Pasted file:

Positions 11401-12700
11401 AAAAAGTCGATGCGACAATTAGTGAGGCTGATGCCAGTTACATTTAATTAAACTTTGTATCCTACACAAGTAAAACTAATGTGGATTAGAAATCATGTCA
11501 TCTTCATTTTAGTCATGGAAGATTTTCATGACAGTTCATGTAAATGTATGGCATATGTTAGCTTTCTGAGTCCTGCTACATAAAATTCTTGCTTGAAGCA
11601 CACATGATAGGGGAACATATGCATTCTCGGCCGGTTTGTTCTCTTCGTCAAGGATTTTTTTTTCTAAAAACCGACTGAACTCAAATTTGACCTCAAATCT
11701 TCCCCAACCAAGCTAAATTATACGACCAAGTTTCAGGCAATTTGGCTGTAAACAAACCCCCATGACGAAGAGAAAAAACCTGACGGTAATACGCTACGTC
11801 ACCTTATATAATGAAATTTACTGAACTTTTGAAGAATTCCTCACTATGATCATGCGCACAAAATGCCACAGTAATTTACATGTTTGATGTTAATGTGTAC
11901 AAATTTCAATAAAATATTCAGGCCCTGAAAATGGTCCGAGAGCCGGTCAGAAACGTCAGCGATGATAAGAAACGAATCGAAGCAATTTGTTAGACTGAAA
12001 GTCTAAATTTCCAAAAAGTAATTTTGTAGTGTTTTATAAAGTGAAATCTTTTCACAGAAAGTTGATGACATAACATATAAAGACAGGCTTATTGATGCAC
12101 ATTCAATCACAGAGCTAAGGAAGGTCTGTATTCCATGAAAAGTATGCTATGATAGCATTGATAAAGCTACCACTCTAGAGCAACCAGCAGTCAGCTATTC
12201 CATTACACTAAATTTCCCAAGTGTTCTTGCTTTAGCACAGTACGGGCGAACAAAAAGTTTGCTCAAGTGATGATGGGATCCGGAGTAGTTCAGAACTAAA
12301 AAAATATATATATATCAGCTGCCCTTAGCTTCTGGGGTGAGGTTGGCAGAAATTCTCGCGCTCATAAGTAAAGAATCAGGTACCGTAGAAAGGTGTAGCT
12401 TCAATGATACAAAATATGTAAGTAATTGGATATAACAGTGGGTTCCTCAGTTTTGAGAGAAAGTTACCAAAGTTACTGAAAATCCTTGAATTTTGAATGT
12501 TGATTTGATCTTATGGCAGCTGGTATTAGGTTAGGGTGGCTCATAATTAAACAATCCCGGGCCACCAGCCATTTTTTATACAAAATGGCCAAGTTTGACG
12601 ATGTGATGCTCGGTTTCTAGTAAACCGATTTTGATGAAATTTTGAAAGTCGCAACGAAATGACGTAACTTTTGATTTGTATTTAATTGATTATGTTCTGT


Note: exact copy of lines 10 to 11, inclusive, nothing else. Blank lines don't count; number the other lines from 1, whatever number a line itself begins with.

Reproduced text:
12201 CATTACACTAAATTTCCCAAGTGTTCTTGCTTTAGCACAGTACGGGCGAACAAAAAGTTTGCTCAAGTGATGATGGGATCCGGAGTAGTTCAGAACTAAA
12301 AAAATATATATATATCAGCTGCCCTTAGCTTCTGGGGTGAGGTTGGCAGAAATTCTCGCGCTCATAAGTAAAGAATCAGGTACCGTAGAAAGGTGTAGCT